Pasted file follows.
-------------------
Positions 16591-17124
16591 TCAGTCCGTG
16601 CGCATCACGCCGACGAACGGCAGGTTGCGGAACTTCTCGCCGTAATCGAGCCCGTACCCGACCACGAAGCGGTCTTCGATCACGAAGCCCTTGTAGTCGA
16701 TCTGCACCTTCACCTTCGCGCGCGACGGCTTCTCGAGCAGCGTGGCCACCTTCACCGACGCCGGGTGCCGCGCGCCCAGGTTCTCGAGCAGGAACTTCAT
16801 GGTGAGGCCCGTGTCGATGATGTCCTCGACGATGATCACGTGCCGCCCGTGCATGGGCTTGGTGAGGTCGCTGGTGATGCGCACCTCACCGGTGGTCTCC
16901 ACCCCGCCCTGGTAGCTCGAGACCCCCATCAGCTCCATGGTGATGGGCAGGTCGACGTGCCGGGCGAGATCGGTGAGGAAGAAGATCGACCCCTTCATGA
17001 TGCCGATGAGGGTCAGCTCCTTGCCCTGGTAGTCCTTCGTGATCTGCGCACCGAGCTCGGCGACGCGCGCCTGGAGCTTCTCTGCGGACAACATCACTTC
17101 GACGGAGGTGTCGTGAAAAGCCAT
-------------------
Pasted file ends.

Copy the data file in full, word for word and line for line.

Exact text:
Positions 16591-17124
16591 TCAGTCCGTG
16601 CGCATCACGCCGACGAACGGCAGGTTGCGGAACTTCTCGCCGTAATCGAGCCCGTACCCGACCACGAAGCGGTCTTCGATCACGAAGCCCTTGTAGTCGA
16701 TCTGCACCTTCACCTTCGCGCGCGACGGCTTCTCGAGCAGCGTGGCCACCTTCACCGACGCCGGGTGCCGCGCGCCCAGGTTCTCGAGCAGGAACTTCAT
16801 GGTGAGGCCCGTGTCGATGATGTCCTCGACGATGATCACGTGCCGCCCGTGCATGGGCTTGGTGAGGTCGCTGGTGATGCGCACCTCACCGGTGGTCTCC
16901 ACCCCGCCCTGGTAGCTCGAGACCCCCATCAGCTCCATGGTGATGGGCAGGTCGACGTGCCGGGCGAGATCGGTGAGGAAGAAGATCGACCCCTTCATGA
17001 TGCCGATGAGGGTCAGCTCCTTGCCCTGGTAGTCCTTCGTGATCTGCGCACCGAGCTCGGCGACGCGCGCCTGGAGCTTCTCTGCGGACAACATCACTTC
17101 GACGGAGGTGTCGTGAAAAGCCAT